REGGAE MARATHON’S GLOBAL APPEAL GROWS

Details of the event, which has earned the reputation for being a well-organised international event, were revealed at a launch at Eden Gardens yesterday.

Race director, Alfred ‘Frano’ Francis, is anticipating a greater turnout for this year’s staging with the rising number of international participants.

“The event last year brought out an outpouring of support internationally and this year we will have supporters from China for the first time, we have supporters from Malaysia and South Africa.

“So the international awareness of our creation of Reggae Marathon ambassadors is widened because when persons come here and have a wonderful experience we know they will go home and encourage persons to come to Jamaica,” Francis said in his address at the launch.

“This year we have much more registered participants than last year and we are expecting a minimum of 2,500 participants from more than 35 countries which participated last year,” he added.

One of the highlights of this year’s staging will be the participation of 2016 winners of the Tottori Prefecture Marathon in Japan, as part of the twinning agreement between the Westmoreland Parish Council and its counterparts in Japan, the Tottori Prefecture.

Minister of Tourism Edmund Bartlett said the significance of the relationship between marathon and tourism and the impact that marathons have is not only on destination branding, but also on revenue generation.

“As a sporting event, the Reggae Marathon must be counted among one of our greatest assets. It provides a great example of the kinds of events and offerings that we need to harness and market to diversify tourism products and better spread the benefits of tourism to our people.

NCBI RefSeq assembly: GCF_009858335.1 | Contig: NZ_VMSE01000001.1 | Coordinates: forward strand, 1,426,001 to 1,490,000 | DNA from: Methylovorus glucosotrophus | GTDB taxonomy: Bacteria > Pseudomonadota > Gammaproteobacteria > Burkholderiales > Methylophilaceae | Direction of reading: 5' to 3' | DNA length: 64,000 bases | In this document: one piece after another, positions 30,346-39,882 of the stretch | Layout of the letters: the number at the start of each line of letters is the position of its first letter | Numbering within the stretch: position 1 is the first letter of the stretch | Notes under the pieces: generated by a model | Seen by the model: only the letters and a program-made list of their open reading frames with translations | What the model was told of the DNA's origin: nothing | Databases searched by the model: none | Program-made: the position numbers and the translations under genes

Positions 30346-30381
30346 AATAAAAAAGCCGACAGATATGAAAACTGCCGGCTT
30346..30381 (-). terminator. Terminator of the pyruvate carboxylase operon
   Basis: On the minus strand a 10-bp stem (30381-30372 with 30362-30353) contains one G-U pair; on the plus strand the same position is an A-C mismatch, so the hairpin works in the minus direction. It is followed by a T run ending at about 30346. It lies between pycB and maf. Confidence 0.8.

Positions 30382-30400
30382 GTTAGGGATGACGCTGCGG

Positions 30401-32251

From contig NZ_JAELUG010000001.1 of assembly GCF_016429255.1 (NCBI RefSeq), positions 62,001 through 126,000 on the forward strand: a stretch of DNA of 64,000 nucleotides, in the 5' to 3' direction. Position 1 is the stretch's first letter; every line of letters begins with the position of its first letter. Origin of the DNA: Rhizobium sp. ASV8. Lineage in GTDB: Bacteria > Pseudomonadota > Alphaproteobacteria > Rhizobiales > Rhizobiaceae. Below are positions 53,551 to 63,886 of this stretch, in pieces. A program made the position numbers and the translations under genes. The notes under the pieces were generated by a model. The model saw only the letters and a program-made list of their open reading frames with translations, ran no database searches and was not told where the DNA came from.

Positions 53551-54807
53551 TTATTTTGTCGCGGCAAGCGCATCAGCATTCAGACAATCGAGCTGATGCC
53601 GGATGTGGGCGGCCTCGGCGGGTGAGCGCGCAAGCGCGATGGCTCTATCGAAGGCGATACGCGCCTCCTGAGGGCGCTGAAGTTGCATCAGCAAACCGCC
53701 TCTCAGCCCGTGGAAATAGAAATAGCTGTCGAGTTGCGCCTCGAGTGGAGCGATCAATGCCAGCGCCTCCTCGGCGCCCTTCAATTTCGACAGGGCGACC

“So you are part of that movement and at each point there is revenue to be generated and jobs to be created. We are pleased that we have been supportive of it and I am happy to tell that the tourist board has over the years looked at how your innovation coincides with our objectives and for us to put in some further support,” said Bartlett.

Proceeds from the event will sponsor the 2016 male winner of the marathon to run in the Tottori Marathon in Japan in March 2017.

The IAAF Reggae Marathon, rated by a London newspaper as one of the top 10 marathons in the world, will be contested along the famed seven-mile strip of white sand beach of Negril.

The Reggae Marathon, Half Marathon and 10K events will begin and end at Long Bay Beach Park on Norman Manley Boulevard. Start time is at 5:15 am sharp.

The course is mostly flat and loops into the town of Negril then heads north towards the town of Green Island. Entry rates for the events are J$7,000 for the marathon, $6,000 for the half marathon and $5,000 for the 10K.

Participants are encouraged to register before November 28, as there is a J$2,000 penalty for late entries to each category.

Francis also challenged Jamaican athletes to come good at the event, as anyone who breaks any of the existing records will receive prize money.

Prize money for the events, according to Francis, remains at approximately J$1 million. Male record holder of the Reggae Marathon is Pamenos Ballentyne of St Vincent and the Grenadines who set it in 2001 at 2:21:0.5, while Ramilia Burangulova of Russia holds the female record at 2:42:25.

The male and female record holders for separate sections of the Reggae Half Marathon are Kenyans Moses Macharia at a time of 1:08:32 and Jackline Toror at 1:16:12. Both times were recorded in the 2001 campaign.

Reggae 10K record holder is Shawn Pitter of Jamaica with a time of 29:55 recorded in 2012, with the record holder for the female event being held by Carrie Tollefson of the USA with a time of 36:17. Of the six records established at the Reggae Marathon events, the 10K for males is the only one held by a Jamaican.

 

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